The franchise disclosure document (FDD), the annual filing by a franchise corporation that includes all of the information an entrepreneur will be privy to when considering a franchise investment, can include two dozen sections and run to hundreds of pages. But FDDs all have one thing in common, according to attorney Richard Rosen:
"These documents are pretty long, on purpose," said Rosen, current chairman of the New York State Franchise Bar Association and a member of the Franchise Times' "Legal Eagles Hall of Fame." That purpose is to favor the franchise corporation over the prospective franchisee.
Rosen, who has reviewed countless FDDs during his career while representing hundreds of entrepreneurs buying into franchise systems, said reading these documents in their entirety is essential research, but there are the sections of the FDD that are the most important for entrepreneurs to understand.
1. The territory
The protected territory a prospective franchise will be buying should be defined, and this is crucial. The sheer size of the territory isn't necessarily the most important thing, and it may vary depending on an urban or suburban setting. It also can be defined by a population size rather than distance. But knowing your territory is among the most important issues to understand before signing a franchise agreement. If no territory is delineated, that can be one of the biggest red flags for a prospective franchisee.
2. Restricted covenants
Many of the things a franchisee can and cannot do, during ownership and after ownership ends, is covered under restricted covenants. A typical covenant for owners would describe restrictions on any competing business interests and a subset might go into how much involvement they are required to have in running the franchise on a daily basis.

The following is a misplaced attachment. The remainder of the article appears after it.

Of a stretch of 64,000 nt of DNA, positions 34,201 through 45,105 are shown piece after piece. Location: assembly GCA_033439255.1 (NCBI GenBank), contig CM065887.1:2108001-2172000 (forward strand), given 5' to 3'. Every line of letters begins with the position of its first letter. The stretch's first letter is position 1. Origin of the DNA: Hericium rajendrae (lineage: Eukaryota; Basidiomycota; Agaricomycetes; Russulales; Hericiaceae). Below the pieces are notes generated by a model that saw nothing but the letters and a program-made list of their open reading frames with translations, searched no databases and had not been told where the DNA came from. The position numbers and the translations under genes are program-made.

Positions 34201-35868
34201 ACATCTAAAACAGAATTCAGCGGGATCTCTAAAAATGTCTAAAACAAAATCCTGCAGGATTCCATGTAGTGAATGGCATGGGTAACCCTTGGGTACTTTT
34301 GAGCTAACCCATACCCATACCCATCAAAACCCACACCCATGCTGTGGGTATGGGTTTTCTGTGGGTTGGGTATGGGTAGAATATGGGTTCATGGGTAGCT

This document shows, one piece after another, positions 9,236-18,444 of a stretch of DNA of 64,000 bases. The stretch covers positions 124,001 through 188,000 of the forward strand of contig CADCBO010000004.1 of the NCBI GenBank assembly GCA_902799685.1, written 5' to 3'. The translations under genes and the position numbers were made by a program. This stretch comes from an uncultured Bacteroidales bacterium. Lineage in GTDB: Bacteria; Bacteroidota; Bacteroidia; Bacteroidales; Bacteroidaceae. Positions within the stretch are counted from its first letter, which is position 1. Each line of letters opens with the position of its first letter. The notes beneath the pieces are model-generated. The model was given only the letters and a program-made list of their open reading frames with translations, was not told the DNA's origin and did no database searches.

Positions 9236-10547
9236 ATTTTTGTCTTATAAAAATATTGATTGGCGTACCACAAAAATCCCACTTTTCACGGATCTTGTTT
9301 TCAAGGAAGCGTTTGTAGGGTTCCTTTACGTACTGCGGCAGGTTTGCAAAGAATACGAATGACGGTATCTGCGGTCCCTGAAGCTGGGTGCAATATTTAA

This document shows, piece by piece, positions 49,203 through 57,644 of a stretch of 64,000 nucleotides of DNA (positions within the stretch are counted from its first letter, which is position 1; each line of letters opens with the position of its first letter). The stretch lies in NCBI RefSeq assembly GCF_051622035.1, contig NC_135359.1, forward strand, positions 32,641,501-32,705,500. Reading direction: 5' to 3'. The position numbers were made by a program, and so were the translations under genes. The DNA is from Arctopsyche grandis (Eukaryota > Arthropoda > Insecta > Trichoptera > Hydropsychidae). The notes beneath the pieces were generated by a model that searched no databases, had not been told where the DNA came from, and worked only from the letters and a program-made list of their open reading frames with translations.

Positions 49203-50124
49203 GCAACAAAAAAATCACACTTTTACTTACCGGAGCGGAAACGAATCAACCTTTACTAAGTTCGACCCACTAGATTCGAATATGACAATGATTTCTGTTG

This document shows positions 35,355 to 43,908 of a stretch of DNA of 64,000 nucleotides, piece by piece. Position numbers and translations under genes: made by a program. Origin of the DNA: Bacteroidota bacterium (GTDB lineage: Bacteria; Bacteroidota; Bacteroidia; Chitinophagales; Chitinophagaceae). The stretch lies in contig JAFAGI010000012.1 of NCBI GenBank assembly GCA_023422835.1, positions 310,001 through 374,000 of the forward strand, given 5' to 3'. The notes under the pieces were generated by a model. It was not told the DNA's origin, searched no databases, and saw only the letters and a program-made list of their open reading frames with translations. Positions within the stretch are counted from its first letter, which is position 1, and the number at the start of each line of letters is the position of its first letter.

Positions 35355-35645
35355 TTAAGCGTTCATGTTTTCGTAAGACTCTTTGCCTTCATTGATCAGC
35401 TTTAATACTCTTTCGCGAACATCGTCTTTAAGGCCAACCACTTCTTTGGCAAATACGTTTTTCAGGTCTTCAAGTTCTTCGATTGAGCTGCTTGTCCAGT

The most important covenants often relate to the period after ownership, or "post-term" as it is known. This could include a situation in which the one-time owner is no longer involved in daily operations, has been terminated for default, or has sold the business.
3. Litigation history
For any franchisor that has been in business for a while, the history of litigation is important. Ancillary litigation, or cases involving third-parties such as suppliers, should be noted, but it's cases against a franchise system's own franchisees that are the most important legal actions to review for a prospective franchisee.
There is no way to provide a number across the entire franchise universe for how many legal cases is "too many." If a franchise is a McDonald's-size company, then hundreds of legal cases may not be a lot. But a franchisor with a total of 500 units and 25 legal cases, for example, warrants scrutiny.
4. Renewal rights
In the best-case scenario, renewal rights to a franchise will be perpetual. But Rosen said the reality is that at most one-quarter of all franchises offer such franchisee-friendly renewal terms, with a current owner always retaining the right to renew. The length of renewal periods after an initial franchise ownership term ends, and how many renewals you are entitled to, is one of the most important contract terms to get right to avoid headaches down the road, especially as a franchise becomes more successful.
5. Franchise company right to acquire units
Many franchise agreements state that at the end of a franchise agreement the franchisor has the right to acquire the assets. There's nothing wrong with selling your franchise back to the franchisor, as long as the price is right. Consult the specific terms for franchise company acquisition of your business. If the formula the franchisor plans to use to set the acquisition price is referred to as "depreciated value" that's a red flag.
6. Ownership transfer rights
It's not just "depreciated value" that can leave the franchisee with a weak hand when it comes time for a sale. Many franchise agreements also include a right of first refusal for the franchisor when a franchisee is selling their business. A franchisor should have a right to take back ownership of one of its business units rather than allow a franchisee to sell to a third party, but only if the franchisor is willing to make a fair deal.